A telecentre is a public place where people can access computers, the Internet, and other digital technologies that enable them to gather information, create, learn, and communicate with others while they develop essential digital skills. While each telecentre is different, their common focus is on the use of digital technologies to support community, economic, educational, and social development—reducing isolation, bridging the digital divide, promoting health issues, creating economic opportunities, and reaching out to youth for example.

Telecentres exist in almost every country, although they sometimes go by a different name: public internet access center (PIAP), village knowledge center, infocenter, community technology center (CTC), community multimedia center (CMC), multipurpose community telecentre (MCT), Common/Citizen Service Centre (CSC), school-based telecentre, etc.

Evolution of the telecentre movement

The telecentre movement’s origins can be traced to telecottages of Europe and Community Technology Centers (CTCs) in the United States, both of which emerged in the 1980s as a result of advances in computing. At a time when computers were available but not yet a common household good, public access to computers emerged as a solution. Today, in spite of the fact that home ownership of computers is widespread in the United States and other industrialized countries, there remains a need for public (free) access to computing, whether it is in CTCs, telecottages or public libraries to ensure that everyone has access to technologies that have become essential. In the 1990s, the telecentres spread to Africa, Asia and Latin America. [Fuchs, 1998.]

Types of telecentres

Beyond the differences in names, public ICT access centers are diverse, varying in the clientele they serve, the services they provide, as well as their business or organizational model. Around the world, some telecentres include NGO-sponsored, local government, commercial, school-based, and university-related [Proenza, Bastidas-Buch & Mondero,"Telecentres for Socio-Economic and Rural Development in Latin America and the Caribbean," 2001.] In the United States and other countries, public access to the Internet in libraries may also be considered within the “telecentre concept”, especially when the range of services offered is not limited to pure access but also includes training end-users. Each type has advantages and disadvantages when considering attempts to link communities with ICTs and to bridge the digital divide.

* NGO-sponsored telecentres are hosted by an NGO, which manages the center and integrates it, to one degree or another, into the organization's core business;
* Local government telecentres seek to further local development; they often aim to disseminate information, decentralize services, and encourage civic participation, in addition to providing public ICT access.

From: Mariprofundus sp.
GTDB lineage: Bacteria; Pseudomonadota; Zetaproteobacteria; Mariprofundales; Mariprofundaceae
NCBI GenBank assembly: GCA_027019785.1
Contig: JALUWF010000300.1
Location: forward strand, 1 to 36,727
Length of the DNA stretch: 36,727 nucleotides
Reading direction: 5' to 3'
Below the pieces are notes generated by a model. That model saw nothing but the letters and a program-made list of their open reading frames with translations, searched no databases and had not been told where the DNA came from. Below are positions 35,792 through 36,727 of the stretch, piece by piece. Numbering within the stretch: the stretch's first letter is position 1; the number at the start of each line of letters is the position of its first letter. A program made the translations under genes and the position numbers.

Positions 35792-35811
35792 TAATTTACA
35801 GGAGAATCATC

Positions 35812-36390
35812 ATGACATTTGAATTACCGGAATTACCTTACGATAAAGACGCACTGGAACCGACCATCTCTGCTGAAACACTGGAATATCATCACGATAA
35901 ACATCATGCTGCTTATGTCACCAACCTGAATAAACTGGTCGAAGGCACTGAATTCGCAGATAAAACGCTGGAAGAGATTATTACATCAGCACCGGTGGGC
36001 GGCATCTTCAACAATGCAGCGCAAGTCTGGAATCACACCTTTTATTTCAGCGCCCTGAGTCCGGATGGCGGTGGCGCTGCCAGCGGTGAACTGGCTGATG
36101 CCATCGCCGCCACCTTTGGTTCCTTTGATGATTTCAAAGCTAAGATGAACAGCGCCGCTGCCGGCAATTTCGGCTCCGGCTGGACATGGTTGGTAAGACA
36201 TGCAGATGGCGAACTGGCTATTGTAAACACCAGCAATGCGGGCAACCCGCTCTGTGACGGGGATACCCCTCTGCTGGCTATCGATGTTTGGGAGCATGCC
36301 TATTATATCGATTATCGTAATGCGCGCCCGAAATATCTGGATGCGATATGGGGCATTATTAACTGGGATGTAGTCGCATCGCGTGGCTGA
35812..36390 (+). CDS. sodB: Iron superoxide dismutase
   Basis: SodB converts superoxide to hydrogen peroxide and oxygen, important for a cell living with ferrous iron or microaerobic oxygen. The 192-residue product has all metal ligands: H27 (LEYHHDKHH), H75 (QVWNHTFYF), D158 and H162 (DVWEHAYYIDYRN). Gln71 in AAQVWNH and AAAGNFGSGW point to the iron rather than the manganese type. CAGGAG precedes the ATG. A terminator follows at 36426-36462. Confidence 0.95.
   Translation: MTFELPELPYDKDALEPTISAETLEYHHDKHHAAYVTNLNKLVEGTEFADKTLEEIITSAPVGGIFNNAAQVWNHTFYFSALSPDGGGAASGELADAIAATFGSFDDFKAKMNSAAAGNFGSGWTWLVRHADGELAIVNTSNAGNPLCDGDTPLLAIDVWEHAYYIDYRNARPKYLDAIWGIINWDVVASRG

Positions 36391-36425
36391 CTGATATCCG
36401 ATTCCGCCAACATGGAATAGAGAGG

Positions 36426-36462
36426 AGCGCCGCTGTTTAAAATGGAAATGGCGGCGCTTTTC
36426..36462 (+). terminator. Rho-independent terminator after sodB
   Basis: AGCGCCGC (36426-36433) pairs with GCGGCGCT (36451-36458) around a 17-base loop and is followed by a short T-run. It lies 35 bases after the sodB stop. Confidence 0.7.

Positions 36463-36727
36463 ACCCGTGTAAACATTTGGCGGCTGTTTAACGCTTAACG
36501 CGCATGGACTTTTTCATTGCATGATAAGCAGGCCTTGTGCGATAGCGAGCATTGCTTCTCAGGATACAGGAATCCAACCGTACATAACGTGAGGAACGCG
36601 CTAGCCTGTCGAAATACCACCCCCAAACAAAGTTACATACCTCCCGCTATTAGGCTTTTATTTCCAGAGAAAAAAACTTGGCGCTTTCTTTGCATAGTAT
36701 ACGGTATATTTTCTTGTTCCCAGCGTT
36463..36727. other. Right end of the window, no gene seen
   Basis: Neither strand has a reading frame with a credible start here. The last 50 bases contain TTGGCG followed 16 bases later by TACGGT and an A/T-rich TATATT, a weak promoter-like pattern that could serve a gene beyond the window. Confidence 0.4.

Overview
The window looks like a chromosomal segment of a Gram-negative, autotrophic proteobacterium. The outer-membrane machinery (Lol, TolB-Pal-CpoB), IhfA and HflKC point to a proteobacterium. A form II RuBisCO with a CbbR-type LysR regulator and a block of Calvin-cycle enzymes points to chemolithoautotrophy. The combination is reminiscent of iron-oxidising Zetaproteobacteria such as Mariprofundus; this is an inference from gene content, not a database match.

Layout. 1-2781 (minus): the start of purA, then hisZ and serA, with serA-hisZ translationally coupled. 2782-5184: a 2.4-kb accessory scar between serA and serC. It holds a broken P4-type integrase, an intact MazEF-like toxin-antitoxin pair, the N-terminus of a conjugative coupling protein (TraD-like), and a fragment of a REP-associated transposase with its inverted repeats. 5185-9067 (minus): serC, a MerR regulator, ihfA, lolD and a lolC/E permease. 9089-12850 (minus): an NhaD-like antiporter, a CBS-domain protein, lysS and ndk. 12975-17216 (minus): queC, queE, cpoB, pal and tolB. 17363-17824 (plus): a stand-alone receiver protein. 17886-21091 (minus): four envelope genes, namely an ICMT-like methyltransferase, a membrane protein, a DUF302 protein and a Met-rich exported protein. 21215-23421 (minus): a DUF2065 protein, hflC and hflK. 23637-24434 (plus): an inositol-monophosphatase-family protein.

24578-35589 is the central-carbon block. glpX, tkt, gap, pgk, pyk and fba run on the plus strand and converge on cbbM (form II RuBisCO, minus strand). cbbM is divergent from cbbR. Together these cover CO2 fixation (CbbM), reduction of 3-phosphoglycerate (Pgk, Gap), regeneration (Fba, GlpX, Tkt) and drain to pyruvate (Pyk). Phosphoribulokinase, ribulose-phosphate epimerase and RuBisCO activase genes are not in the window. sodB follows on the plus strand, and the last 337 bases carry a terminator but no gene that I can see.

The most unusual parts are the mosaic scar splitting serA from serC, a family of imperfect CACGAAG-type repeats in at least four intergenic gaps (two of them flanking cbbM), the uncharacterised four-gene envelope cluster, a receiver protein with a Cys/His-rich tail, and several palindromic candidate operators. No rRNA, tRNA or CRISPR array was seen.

* Commercial telecentres, launched by entrepreneurs for profit, range from the purely commercial cybercafé to the social enterprise, where profit and social good objectives are combined.
* School-based telecentres can be structured to involve community members during off-school hours, but costs need to be shared by the school system and the community.
* University-related telecentres can offer social outreach to disadvantaged and community groups, provide training, develop locally relevant content, and establish and facilitate virtual networks.
* Internet access in public libraries. [Bertot, McClure, Thomas, Barton, & McGilvray, 2007.]

Telecentres and international development institutions

In the 1990s, international development institutions such as Canada’s International Development Research Centre (IDRC) and UNESCO, sponsored the deployment of many telecentres in developing countries. Both IDRC and UNESCO are still very involved in the telecentre movement. IDRC’s is supporting networks of telecentres around the world and UNESCO continues to support the growth of community multimedia centers (CMCs), which, unlike most other telecentres, have a local community radio component.

Telecentres - issues around sustainability

In light of the rapidly evolving technologies that support telecentres and in light of the increased penetration of mobile technologies (i.e., cell phones), the telecentre model needs to continuously evolve in order to remain relevant and to continue to address the changing needs of the communities they serve. As mobile communication technologies become more pervasive around the world, including in rural areas, the telecentres may no longer need to provide phone services, yet they may still be very relevant in terms of access to web-enabled e-government services, e-Learning, and basic Internet communication needs (email and web browsing).

"Evolving models" — since the local demand for information and communication services is evolving, the telecentre models need to evolve as well. Franchises and other approaches to linking and networking telecentres are proving to be popular.